Discovery of volcanic ash at Pinnacle Point
About 74,000 years ago, a colossal volcano in Sumatra named Toba blew its top in the largest eruption to occur anywhere on Earth in the past 2 million years. Gas and ash spewed into the atmosphere and spread around the world within weeks, and some scientists think they triggered a global âvolcanic winterâ that may have lasted decades, leading to massive die-offs and the near-extinction of the human species. But others have suggested that the eruptionâs effects were less dramatic.
Now, subtle traces of volcanic ash at Pinnacle Point, a famous archaeological site on the southern coast of South Africa, suggest that at least some groups of early humans survived, and even thrived, in the eruptionâs aftermath. The discovery also offers archaeologists an astonishingly precise time marker for dating sites around the globe.
When Toba erupted, modern humans had already traveled out of Africa to at least the Middle East and perhaps beyond. Some researchers have proposed that Tobaâs eruption was big enough to cause a reverse greenhouse effect that cooled Earth for decades, leading to ecological disaster and widespread food shortages that only a few small communities were able to survive. (Volcanoes spew sulfur dioxide into the atmosphere, which can form aerosols that reflect the sunâs rays.) But the theory is hotly debated. Sediments from Lake Malawi, in eastern Africa, for example, donât show evidence for a dramatic change in plant life around the time of the eruption.Â Â
Archaeologists wanted to see whether they could find evidence for effects of the volcano at Pinnacle Point, a series of caves where archaeologists have uncovered a rich trove of bones, tools, and weapons left by Stone Age humans, some dating from nearly 200,000 years ago. They also studied Vleesbaai, an open-air site 9 kilometers away where researchers have found more Stone Age tools and animal bones.
The scientists took samples from every centimeter of sediment in a 1.5-meter vertical section of the Vleesbaai dig and also analyzed samples from key layers at Pinnacle Point. At both sites, they found a sparse sprinkling of cryptotephra, microscopic particles of glassy volcanic rock. The chemical signatures of these fragments matched Toba ash found in Malaysia and Lake Malawi. The ash layer marks the same dateâwithin a monthâacross the entire globe. Other dating techniques have about a 10% error rate, so a deposit dated as 74,000 years old could be anywhere between 66,000 and 81,000 years. Thus, the work offers a new way to correlate far-flung sites very precisely.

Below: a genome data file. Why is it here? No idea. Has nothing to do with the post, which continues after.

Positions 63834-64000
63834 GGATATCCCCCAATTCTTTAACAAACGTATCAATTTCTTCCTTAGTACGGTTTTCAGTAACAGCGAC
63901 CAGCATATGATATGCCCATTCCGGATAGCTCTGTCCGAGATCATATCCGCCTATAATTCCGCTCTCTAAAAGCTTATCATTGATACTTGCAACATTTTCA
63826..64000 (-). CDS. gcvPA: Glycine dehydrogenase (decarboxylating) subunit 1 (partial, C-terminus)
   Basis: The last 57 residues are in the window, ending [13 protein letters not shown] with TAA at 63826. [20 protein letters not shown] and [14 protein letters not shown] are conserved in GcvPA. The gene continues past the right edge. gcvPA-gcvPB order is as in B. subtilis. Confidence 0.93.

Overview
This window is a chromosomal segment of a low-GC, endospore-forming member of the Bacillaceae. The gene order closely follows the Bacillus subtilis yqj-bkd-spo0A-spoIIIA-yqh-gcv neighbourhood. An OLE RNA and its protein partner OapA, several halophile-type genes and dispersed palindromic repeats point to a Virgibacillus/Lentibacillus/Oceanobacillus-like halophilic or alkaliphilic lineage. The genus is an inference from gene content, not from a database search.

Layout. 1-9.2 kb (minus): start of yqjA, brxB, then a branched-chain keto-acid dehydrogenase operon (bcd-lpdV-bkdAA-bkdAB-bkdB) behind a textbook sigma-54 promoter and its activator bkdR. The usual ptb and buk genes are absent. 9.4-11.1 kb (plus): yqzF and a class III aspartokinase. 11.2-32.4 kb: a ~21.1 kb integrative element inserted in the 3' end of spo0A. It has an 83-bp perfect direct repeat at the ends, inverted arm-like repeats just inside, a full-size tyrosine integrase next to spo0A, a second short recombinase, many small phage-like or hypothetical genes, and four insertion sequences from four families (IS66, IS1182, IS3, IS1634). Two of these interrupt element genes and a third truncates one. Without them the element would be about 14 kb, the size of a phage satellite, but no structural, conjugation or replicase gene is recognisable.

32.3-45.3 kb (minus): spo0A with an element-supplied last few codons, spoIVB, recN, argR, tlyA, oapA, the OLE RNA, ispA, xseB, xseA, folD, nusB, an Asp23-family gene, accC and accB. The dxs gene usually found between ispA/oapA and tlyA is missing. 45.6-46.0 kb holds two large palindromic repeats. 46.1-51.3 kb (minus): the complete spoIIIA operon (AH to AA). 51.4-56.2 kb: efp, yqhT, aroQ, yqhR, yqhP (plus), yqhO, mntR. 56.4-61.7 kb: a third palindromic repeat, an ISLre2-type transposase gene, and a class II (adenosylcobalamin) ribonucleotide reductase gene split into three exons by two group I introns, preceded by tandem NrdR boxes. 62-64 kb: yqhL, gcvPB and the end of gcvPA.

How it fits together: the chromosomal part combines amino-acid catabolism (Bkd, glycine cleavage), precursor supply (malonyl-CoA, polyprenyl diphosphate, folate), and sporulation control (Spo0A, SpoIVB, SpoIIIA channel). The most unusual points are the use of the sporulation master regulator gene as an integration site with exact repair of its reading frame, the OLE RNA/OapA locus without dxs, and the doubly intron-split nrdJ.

At Pinnacle Point, artifacts found just below and directly above the traces of ash show no gap in human use of the site, Marean and his colleagues report today in Nature. In fact, they say, the traces of human occupation intensify shortly after the volcanoâs eruption, suggesting that humans living there did just fine, Marean says. The Pinnacle Point people are known to have eaten shellfish and other marine resources, and he speculates that the ocean may have been buffered from the volcanoâs effect. âHunter-gatherer economies are really resilient,â Marean says. âThe impact on them is probably a lot lessâ than on flora and fauna.
But archaeologist Stanley Ambrose of the University of Illinois in Urbana, who proposed the idea that Tobaâs eruption wiped out most early humans, isnât convinced. Mareanâs team found sandy layers just above the ash traces, which Ambrose says are indeed a sign of dramatic environmental change and a decrease in human occupation. Marean counters that those layers were part of a series of sand dunes that formed in a matter of days or weeks after the eruption and include human artifacts. âSo no evidence for abandonment,â he says. Looking for volcanic traces at other sites could help settle the debate, he says.
Other researchers are impressed with the methodâs potential, in part because they were able to isolate rare particles of cryptotephra, down to two particles per gram of sediment. âItâs a beautiful marker,â says Michael Petraglia, an archaeologist at the Max Planck Institute for the Science of Human History in Jena, Germany. Itâs especially impressive that the team was able to find ash traces 9000 kilometers from the volcano, he says. He and his colleagues hope to use similar techniques at sites in East Africa and Arabia, he says. âWhen you find it, itâs fantastic.â
The two closest super volcanoes to the UAE are Lake Toba in Indonesia and The Campi Flegrei in Italy. If one of these erupted in a super volcano manner, do you think modern day humans are equipped to survive? State your opinion on this, and write what we as the population of the UAE may have to live through in order to survive.Â
- Effect on drinking water
- Effect on food supply
- Effect on temperature
- Effect on weather
- Effect on transport
- Effect on global climate
- Effect on population size and distribution